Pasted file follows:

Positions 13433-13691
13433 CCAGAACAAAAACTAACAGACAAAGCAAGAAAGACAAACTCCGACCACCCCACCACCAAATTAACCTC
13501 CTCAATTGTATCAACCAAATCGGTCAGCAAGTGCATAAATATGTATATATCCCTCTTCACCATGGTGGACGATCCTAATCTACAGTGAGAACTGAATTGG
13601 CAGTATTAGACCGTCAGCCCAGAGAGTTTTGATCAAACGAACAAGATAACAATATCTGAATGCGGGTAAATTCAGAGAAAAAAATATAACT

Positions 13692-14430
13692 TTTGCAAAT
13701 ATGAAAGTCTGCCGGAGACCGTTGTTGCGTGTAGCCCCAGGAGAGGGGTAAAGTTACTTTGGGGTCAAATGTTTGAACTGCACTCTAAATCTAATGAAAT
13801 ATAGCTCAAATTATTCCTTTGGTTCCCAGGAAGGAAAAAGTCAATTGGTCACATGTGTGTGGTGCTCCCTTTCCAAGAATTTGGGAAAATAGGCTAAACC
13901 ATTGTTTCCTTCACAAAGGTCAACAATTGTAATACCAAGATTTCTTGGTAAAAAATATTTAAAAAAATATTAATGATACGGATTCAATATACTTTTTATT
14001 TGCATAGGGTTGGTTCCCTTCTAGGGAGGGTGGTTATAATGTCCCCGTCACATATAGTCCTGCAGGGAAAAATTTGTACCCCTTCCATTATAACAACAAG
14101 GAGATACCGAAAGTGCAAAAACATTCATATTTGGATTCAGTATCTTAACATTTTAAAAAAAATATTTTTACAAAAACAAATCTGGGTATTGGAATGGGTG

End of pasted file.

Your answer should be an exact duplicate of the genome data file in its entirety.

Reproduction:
Positions 13433-13691
13433 CCAGAACAAAAACTAACAGACAAAGCAAGAAAGACAAACTCCGACCACCCCACCACCAAATTAACCTC
13501 CTCAATTGTATCAACCAAATCGGTCAGCAAGTGCATAAATATGTATATATCCCTCTTCACCATGGTGGACGATCCTAATCTACAGTGAGAACTGAATTGG
13601 CAGTATTAGACCGTCAGCCCAGAGAGTTTTGATCAAACGAACAAGATAACAATATCTGAATGCGGGTAAATTCAGAGAAAAAAATATAACT

Positions 13692-14430
13692 TTTGCAAAT
13701 ATGAAAGTCTGCCGGAGACCGTTGTTGCGTGTAGCCCCAGGAGAGGGGTAAAGTTACTTTGGGGTCAAATGTTTGAACTGCACTCTAAATCTAATGAAAT
13801 ATAGCTCAAATTATTCCTTTGGTTCCCAGGAAGGAAAAAGTCAATTGGTCACATGTGTGTGGTGCTCCCTTTCCAAGAATTTGGGAAAATAGGCTAAACC
13901 ATTGTTTCCTTCACAAAGGTCAACAATTGTAATACCAAGATTTCTTGGTAAAAAATATTTAAAAAAATATTAATGATACGGATTCAATATACTTTTTATT
14001 TGCATAGGGTTGGTTCCCTTCTAGGGAGGGTGGTTATAATGTCCCCGTCACATATAGTCCTGCAGGGAAAAATTTGTACCCCTTCCATTATAACAACAAG
14101 GAGATACCGAAAGTGCAAAAACATTCATATTTGGATTCAGTATCTTAACATTTTAAAAAAAATATTTTTACAAAAACAAATCTGGGTATTGGAATGGGTG